Coping with Holiday Stress

You may feel there’s nothing you can do about stress. The bills won’t stop coming, there will never be more hours in the day, and your work and family responsibilities will always be demanding. However, you have more control over stress than you might think. No matter how stressful your life seems, you can take steps to relieve the pressure and regain balance.

How? By using the four A’s: avoid, alter, adapt, or accept.

For specific advice on how to cope with holiday expectations and holiday-related stress, review these articles from the Oregon Attorney Assistance Program:

All Rights Reserved 2019 Beverly Michaelis

Six Steps to Reduce Stress

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Practicing law can be stressful. Lawyers are under constant pressure to meet deadlines and client demands, and law-practice environments can be highly competitive. If you find yourself feeling stressed or anxious fairly often, it’s time to take action. Chronic stress causes chemical imbalances in the body and can weaken the immune system, making a person more susceptible to serious medical conditions such as heart disease and cancer […]

In How to Reduce Stress in the Legal Profession,” posted on NWSidebarJohn Allison shares six steps to avoid chronic stress:

  • Choose a Legal Career that is Meaningful for You
  • Don’t Suffer in Silence
  • Set Boundaries Around Your Time
  • Give Back to the Community
  • Practice Mindfulness
  • Make Time for an Avocation You Enjoy

For each step, Allison offers sage advice. For example:

If you start to dread coming to work, take steps to identify the source of your discomfort. A conversation with a colleague or a supervisor might improve the situation. If you feel a disconnect between the culture of the organization and your personal values, accept the fact that you will not be able to change the organization’s culture. You might decide it’s time to start looking for another job. Whatever course you take, don’t simply hunker down and try to ride it out.

This post is a good read. Check it out. If you’re motivated to make some changes, free and confidential support is available from the attorney counselors at the Oregon Attorney Assistance Program.

All Rights Reserved 2019 Beverly Michaelis

A Year’s Worth of Advice About YOU

As we wind down the year, it’s time to reflect back on 2018. Whatever your concerns, questions, or issues may have been, the answers could be here – if we’re lucky. Because this is the year of YOU. Your well-being. How you manage stress, respond to rotten clients, or cope with law school debt.

Everyone needs a pressure relief valve. Find yours.

Maybe it lies in learning how to say no, deploying strategies to take back your schedule, or finding time to get away from the office for a while. Each of these play a role in work-life balance and your well-being.

Peruse this list. It only takes 24 seconds – I should know, I timed it. What speaks to you?

Not sure how to start? These folks provide free and confidential help.

 

All Rights Reserved 2018 Beverly Michaelis

Postscript

For those who are looking for an “end of year” review touching on eCourt, eService, finances, technology, and workflow – see my post on December 31.

Stress and Thanksgiving

You may feel there’s nothing you can do about stress.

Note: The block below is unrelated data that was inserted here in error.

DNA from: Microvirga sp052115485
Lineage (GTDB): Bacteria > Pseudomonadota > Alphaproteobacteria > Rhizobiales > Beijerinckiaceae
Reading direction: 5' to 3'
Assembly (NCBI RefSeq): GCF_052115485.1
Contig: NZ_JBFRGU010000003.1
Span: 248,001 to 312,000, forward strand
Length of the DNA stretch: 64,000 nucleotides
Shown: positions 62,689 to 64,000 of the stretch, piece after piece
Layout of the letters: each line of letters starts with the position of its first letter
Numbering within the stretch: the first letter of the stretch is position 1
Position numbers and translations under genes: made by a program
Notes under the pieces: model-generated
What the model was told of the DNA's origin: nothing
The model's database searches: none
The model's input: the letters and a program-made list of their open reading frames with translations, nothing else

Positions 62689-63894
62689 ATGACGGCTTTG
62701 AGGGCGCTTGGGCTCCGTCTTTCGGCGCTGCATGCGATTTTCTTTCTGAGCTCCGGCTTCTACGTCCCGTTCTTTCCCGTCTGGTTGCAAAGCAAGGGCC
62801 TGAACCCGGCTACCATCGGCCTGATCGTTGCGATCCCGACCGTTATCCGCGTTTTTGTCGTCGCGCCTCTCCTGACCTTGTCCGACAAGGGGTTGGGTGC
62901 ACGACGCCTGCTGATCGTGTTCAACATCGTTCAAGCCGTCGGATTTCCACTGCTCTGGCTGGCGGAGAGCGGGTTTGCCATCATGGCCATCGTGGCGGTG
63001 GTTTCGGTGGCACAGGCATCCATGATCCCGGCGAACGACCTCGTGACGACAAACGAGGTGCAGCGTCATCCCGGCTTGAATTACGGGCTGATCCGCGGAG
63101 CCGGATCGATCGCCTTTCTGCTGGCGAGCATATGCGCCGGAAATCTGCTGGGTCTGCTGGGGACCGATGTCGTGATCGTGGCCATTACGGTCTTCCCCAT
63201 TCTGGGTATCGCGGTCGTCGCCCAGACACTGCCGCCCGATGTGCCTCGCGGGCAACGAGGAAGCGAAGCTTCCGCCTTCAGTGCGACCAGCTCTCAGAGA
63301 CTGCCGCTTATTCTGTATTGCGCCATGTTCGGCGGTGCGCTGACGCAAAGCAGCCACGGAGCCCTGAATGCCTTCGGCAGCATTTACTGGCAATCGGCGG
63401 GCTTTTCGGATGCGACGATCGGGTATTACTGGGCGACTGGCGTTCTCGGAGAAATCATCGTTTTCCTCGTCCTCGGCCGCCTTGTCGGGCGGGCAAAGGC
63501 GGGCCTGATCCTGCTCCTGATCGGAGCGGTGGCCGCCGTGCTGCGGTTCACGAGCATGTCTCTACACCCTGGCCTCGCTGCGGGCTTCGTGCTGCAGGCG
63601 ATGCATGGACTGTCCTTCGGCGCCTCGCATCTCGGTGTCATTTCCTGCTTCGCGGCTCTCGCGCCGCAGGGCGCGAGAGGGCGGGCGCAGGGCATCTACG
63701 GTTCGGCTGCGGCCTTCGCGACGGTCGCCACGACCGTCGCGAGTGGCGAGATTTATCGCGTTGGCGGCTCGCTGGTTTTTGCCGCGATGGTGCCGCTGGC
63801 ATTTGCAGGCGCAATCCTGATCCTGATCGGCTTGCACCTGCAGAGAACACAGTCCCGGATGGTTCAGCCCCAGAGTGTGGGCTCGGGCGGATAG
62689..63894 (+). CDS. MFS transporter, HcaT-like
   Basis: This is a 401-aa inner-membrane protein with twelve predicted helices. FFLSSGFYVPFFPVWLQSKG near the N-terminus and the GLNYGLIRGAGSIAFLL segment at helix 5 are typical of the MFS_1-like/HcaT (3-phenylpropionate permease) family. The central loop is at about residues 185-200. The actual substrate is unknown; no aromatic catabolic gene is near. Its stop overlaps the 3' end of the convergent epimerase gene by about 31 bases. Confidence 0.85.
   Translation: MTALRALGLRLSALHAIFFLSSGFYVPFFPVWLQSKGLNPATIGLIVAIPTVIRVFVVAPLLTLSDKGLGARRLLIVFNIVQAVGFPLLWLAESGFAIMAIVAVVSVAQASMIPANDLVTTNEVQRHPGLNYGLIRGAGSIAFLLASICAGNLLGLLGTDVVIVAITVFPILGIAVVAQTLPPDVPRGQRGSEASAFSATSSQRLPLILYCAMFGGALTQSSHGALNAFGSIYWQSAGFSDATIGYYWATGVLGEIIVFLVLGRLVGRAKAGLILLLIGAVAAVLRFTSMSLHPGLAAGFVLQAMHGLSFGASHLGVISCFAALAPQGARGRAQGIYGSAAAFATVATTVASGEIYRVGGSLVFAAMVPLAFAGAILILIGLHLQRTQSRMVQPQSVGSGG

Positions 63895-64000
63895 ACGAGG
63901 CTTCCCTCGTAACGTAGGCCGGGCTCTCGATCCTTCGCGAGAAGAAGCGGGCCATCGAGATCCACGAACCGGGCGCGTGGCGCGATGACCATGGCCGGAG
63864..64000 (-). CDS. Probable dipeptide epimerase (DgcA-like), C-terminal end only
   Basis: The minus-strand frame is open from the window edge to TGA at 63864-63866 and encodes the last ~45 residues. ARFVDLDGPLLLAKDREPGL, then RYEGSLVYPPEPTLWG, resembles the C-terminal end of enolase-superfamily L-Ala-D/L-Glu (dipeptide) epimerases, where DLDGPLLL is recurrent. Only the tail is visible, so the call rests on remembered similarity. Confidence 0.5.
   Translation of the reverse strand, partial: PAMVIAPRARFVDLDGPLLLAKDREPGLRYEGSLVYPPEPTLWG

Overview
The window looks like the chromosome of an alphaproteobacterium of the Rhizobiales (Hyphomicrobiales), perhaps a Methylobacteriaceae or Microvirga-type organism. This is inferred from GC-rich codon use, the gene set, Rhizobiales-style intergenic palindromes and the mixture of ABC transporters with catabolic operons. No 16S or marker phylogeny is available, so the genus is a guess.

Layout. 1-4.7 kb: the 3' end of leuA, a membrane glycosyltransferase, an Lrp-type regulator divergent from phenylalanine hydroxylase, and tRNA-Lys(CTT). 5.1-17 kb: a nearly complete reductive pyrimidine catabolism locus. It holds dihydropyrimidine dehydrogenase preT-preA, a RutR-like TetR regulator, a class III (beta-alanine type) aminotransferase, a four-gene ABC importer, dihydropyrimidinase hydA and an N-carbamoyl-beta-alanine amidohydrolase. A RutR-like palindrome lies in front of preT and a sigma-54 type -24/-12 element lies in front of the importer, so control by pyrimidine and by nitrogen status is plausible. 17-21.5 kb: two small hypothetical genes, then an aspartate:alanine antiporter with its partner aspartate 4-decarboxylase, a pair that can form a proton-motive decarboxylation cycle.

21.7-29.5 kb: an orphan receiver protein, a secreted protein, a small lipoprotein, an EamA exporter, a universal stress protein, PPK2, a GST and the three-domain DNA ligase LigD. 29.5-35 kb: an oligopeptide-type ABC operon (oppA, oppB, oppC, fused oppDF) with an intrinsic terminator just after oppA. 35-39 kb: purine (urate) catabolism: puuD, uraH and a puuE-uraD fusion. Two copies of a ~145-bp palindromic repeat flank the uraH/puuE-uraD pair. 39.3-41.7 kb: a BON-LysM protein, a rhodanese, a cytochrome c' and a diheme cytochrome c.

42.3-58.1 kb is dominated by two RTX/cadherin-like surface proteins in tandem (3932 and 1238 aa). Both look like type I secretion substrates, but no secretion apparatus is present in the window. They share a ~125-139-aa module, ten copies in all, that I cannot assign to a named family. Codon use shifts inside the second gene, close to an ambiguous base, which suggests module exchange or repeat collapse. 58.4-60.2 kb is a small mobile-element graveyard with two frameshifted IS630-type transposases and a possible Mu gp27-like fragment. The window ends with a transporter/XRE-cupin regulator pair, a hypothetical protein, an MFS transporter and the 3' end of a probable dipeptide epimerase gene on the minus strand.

The bills won’t stop coming, there will never be more
hours in the day, and your work and family responsibilities
will always be demanding. However, you have more
control over stress than you might think. No matter how
stressful your life seems, you can take steps to relieve
the pressure and regain balance.

Sage words from the Oregon Attorney Assistance Program.

Since Thanksgiving – and the holiday season in general – can be especially stressful, here are three stress management strategies to try:

  • Use a tool in the Stress Relief Toolbox. (Take a walk, get out in nature, listen to music, etc.) Pick an activity from the toolbox and do it. Best practices? Don’t wait for stress to build up – use one of these suggestions every day and add your favorites.
  • If you’re a list-maker, you may like the Stress Management Self-Help Checklist. It’s a good way to stay on track and remind yourself of the importance of managing stress as part of your overall health.
  • Last, but not least: if you’re trying to get a handle on the stressors in your life, consider keeping a Stress Journal.

For specific advice on how to cope with holiday expectations and holiday-related stress, review these articles from the Oregon Attorney Assistance Program:

If you’re not sure where to start, or want to talk to someone now, contact one of the attorney counselors at the Oregon Attorney Assistance Program (OAAP). Services are free and confidential.

All Rights Reserved 2018 Beverly Michaelis

Meet the New Oregon Attorney Assistance Program

Well, not exactly. But meet the new OAAP website! Find events that meet your needs or speak to your interests, explore OAAP services, or learn more about the OAAP attorney counselors.

The OAAP can help with:

  • Well-being and stress
  • Anxiety or depression
  • Problem substance use
  • Compulsive and challenging behaviors
  • Career and lifestyle
  • Relationships
  • Challenging times
  • Planning for retirement

OAAP services are confidential and attorney counselors are on-call for urgent matters.

Help for yourself. Help for someone you care about.

If you are concerned about your well-being, or the well-being of another, the OAAP can help with short-term individual counseling, referral to other resources when appropriate, support groups, workshops, CLEs, and educational programs.

All Rights Reserved 2018 Beverly Michaelis